Mahaguthi has recently unveiled a wide range of handicraft products. The store has introduced textile products made of bamboo fibre, organic cotton and felt along with a new line-up of ceramic products and note books.
One of the well-known handicraft stores in Kathmandu, Mahaguthi said it has been introducing new products every six months. “This time, we have aimed to promote handmade products based on bamboo,” said Ramesh Maharjan, store in-charge at Mahaguthi, Lazimpat. “Similarly, the products in lacquer type and cross-stitch are also expected to attract customers,” he added.
Mahaguthi has introduced textiles and shawls made of bamboo fibre. According to the store, they are using raw materials imported from China. It claims that the products are soft and silky to the touch. “Besides, the products which give a cool sensation can be used during the summer,” said Maharjan. A shawl made of bamboo fibre costs Rs 675 to Rs 850.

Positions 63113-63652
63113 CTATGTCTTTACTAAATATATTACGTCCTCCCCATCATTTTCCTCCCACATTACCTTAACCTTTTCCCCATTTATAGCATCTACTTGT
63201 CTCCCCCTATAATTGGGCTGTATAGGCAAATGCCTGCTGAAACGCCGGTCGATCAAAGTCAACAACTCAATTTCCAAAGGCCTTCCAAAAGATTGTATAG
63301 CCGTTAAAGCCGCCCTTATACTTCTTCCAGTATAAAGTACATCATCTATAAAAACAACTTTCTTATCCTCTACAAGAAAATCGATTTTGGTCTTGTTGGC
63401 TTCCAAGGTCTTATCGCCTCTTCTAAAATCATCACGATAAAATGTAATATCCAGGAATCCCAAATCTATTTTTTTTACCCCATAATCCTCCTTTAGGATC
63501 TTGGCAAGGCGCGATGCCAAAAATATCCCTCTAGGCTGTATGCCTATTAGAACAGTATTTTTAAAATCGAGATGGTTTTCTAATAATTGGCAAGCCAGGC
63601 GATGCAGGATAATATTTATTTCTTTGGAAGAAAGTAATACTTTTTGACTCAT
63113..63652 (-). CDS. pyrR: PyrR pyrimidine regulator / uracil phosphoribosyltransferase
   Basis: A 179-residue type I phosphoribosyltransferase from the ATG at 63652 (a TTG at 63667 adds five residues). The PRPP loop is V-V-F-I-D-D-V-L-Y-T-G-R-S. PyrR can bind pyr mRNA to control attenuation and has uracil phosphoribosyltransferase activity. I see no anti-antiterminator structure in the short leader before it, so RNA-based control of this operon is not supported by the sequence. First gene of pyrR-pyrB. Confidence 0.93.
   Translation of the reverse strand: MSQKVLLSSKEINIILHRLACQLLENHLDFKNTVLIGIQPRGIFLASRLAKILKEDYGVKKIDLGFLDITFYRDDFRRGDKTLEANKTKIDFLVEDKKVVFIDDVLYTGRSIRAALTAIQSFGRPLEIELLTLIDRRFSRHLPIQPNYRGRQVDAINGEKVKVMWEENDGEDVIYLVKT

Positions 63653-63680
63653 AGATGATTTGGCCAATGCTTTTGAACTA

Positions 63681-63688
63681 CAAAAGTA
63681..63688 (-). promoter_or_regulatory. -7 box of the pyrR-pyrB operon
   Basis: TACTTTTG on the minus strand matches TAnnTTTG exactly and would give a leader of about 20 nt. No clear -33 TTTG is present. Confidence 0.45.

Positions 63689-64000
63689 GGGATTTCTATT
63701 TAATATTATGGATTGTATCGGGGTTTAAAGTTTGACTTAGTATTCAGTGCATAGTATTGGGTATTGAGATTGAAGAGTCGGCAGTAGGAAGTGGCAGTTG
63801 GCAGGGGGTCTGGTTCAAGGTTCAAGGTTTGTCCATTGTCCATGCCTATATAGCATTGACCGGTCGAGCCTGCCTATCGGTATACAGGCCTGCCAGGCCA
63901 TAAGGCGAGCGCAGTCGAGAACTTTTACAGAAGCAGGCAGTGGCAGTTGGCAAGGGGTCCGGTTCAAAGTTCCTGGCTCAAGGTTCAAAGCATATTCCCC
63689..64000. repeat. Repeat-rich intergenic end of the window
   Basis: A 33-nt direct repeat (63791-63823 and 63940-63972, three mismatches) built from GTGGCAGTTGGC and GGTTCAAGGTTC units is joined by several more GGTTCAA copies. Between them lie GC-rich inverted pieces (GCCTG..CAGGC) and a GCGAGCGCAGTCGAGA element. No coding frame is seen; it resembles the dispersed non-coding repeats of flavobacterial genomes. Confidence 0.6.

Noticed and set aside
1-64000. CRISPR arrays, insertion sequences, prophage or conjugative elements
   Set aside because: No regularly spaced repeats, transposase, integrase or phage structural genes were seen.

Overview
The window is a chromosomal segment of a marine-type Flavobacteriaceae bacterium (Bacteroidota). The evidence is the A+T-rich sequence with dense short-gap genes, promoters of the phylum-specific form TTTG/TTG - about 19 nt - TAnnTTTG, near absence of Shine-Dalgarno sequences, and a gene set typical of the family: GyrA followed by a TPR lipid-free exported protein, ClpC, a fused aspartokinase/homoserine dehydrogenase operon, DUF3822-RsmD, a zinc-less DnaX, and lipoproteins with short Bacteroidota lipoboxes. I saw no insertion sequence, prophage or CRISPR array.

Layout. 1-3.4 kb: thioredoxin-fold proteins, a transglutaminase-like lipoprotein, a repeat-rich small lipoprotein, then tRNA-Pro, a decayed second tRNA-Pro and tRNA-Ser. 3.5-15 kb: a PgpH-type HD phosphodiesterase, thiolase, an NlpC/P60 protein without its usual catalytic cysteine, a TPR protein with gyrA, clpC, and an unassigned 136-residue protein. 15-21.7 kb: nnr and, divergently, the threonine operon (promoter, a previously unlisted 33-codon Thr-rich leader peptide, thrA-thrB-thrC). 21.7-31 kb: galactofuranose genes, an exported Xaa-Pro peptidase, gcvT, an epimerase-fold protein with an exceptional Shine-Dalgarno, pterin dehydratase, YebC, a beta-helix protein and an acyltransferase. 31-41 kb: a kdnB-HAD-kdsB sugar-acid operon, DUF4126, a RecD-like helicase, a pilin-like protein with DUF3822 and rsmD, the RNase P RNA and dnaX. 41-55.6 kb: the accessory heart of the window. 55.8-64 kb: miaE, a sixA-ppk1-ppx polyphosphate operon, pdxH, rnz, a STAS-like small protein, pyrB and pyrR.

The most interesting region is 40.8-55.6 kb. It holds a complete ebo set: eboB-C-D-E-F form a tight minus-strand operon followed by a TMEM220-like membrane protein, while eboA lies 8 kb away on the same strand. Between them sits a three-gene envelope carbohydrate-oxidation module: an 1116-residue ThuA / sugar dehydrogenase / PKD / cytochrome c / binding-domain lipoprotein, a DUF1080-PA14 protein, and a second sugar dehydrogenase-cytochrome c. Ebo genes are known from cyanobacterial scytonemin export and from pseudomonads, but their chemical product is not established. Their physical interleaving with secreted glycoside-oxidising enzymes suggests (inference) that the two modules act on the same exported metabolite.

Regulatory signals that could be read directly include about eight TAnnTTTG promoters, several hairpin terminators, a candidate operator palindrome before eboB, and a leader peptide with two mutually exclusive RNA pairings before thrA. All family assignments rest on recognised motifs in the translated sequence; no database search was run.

Similarly, Mahaguthi stocks ceramic vessel and note books carved with bamboo designs. The ceramic products which are made in Dang and Thimi are available for Rs 120-150 per unit while a note book costs Rs 170-300.
Textiles made of organic cotton are among other attractions at the store. Maharjan claimed that demand is rising for the product as it is free of problems like allergy and other skin related problems. The price of the cloth, which is available only in white colour, starts at Rs 200 per metre. Felt stuffed animal toys are another attraction in the children’s segment. Maharjan said that they were safer as there is no danger of children inhaling fur like substances as can happen with products made of wool and other fibres. The toys cost Rs 250-450 per unit. Similarly, the store offers shawls and jackets made of nettle fibre produced in the high hill districts of the country. A shawl costs Rs 600-1,800 while a jacket costs Rs 1,200-2,500.
Mahaguthi, which has been established with the theme of craft with conscience, is a member of the World Fair Trade Organisation. The store claims that 10 percent of its revenue goes to the main producers of the products who are from underprivileged groups. In today’s edition of Bazaar, The Kathmandu Post features some products at Mahaguthi, Lazimpat.